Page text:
If you go against Trump, you run the risk of Trump tweeting about you, campaigning against you, inviting a primary challenge. So that’s something that gets a lot of members who are going along with Trump’s scheme. But then you also have some people like Hawley and Cruz who are well understood to be looking at presidential runs, who are taking the lead in this objecting because they think that might give them a leg up or at least get them in the news ahead of a potential 2024 primary.
You had this great line where you said that earning the enmity of establishment colleagues is the first step toward establishing yourself as a national political figure. It’s not about teamwork. It’s about differentiating yourself and making it clear that you’re mad at those people in Washington and what they’re doing.
I think Ted Cruz is an interesting case to look at here because he’s run this playbook. He kicked a lot of fights. He went against party leaders to cause a government shutdown in 2013. He went against some party leaders to kill an immigration bill. And it worked for him. It raised his profile and helped him in a Republican primary to say he made all the right people in Washington mad. And then that election, he came in second, which is not bad. When he came back he tried to mend some of his relationships in Washington, but now I think we’re starting to see Cruz go back to his preparing-to-run-for-president version. So he’s leading this charge saying we will vote to reject these electors unless our ludicrous conditions are met. And I think this is what the next few years are going to look like. You’re going to have people who are looking toward the presidency going against their party, pissing off some of their colleagues as a goal to set themselves apart.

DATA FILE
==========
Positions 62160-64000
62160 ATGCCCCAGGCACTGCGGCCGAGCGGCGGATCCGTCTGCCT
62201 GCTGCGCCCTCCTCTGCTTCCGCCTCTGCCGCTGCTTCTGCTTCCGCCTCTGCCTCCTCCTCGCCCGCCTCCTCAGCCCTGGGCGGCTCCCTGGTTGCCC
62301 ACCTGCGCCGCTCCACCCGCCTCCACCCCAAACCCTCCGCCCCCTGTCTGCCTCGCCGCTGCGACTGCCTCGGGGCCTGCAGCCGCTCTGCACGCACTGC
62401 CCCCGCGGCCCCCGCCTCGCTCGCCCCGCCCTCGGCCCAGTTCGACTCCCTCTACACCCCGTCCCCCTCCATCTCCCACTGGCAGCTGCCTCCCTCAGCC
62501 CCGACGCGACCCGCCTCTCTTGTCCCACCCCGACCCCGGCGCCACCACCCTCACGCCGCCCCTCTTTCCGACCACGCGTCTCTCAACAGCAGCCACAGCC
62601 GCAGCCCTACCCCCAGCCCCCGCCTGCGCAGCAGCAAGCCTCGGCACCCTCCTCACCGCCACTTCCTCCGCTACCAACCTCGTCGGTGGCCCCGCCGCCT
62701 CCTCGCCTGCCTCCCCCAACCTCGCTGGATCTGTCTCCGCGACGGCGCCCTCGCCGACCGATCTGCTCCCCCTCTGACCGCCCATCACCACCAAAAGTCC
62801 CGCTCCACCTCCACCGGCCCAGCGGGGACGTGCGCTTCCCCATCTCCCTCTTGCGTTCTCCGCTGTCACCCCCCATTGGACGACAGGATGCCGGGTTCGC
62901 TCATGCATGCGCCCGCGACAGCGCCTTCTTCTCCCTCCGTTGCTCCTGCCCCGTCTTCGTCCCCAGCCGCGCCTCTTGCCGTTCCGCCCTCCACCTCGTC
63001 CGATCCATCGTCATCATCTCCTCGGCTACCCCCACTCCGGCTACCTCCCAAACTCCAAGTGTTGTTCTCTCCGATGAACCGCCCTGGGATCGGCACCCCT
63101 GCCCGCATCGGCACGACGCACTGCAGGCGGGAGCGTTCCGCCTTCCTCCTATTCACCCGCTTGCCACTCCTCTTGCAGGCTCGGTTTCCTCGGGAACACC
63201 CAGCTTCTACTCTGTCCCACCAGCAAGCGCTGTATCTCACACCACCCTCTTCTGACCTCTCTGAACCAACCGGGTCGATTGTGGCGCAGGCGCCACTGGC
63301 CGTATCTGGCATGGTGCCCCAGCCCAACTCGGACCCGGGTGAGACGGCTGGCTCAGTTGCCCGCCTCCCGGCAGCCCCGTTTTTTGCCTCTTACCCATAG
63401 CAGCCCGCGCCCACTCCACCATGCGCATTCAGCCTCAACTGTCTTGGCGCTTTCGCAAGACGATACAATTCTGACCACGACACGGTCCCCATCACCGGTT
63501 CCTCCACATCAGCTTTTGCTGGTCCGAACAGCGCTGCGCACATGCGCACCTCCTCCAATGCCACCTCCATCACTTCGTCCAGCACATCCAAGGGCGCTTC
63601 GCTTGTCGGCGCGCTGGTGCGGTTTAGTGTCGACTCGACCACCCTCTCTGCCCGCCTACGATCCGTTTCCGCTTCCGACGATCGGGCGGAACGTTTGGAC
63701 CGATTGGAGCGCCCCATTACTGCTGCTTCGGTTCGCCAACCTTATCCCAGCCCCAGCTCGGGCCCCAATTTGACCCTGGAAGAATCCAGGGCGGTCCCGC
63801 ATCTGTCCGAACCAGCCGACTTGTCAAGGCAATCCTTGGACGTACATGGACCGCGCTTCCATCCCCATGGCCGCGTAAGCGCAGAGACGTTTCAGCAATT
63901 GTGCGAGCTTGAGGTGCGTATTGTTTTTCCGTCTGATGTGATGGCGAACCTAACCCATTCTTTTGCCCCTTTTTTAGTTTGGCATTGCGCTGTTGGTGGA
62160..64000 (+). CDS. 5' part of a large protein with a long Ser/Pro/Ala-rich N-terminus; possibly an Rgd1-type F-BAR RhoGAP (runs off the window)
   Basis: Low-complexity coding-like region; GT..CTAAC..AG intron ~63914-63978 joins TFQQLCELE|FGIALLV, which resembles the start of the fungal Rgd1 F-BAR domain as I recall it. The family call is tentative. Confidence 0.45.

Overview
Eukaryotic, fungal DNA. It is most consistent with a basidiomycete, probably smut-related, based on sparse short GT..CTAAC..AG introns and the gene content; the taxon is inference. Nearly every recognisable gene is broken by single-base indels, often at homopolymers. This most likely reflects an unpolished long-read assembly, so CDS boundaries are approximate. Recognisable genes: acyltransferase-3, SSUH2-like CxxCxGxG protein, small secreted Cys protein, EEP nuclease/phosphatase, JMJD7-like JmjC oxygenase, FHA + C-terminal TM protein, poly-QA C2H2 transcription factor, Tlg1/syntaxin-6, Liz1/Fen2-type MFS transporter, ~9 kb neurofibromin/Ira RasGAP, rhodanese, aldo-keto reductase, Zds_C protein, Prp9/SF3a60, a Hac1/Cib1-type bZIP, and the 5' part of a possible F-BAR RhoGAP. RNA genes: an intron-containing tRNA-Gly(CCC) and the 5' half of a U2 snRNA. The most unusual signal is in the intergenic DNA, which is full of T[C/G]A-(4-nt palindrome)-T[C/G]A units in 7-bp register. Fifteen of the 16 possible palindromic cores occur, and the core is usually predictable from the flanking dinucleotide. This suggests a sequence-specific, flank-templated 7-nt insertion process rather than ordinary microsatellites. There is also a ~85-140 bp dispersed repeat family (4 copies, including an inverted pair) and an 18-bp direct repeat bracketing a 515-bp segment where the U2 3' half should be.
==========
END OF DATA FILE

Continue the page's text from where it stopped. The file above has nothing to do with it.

What happens after today? Is McConnell going to be picking up the pieces?
After this situation, it’s a question of how long this vote is going to be remembered. I mean, McConnell did not want this vote because he did not want members who are up in 2022 to have to take on something like this, which is difficult for them. And you could see if this is something Trump keeps bringing up even when he’s ex-president, because I believe he will continue talking publicly. Maybe he’ll go after all these people who went against him. Whether you’ll have a bunch of primary challenges for 2022—I don’t know how successful all those primary challenges are going to be, but that’s the potential ruinous legacy of this for Republicans. But In a couple of weeks, we’ll have the Biden presidency and things will take on a new configuration here. I’m sure Republicans will unite a little bit more around blocking Biden’s agenda.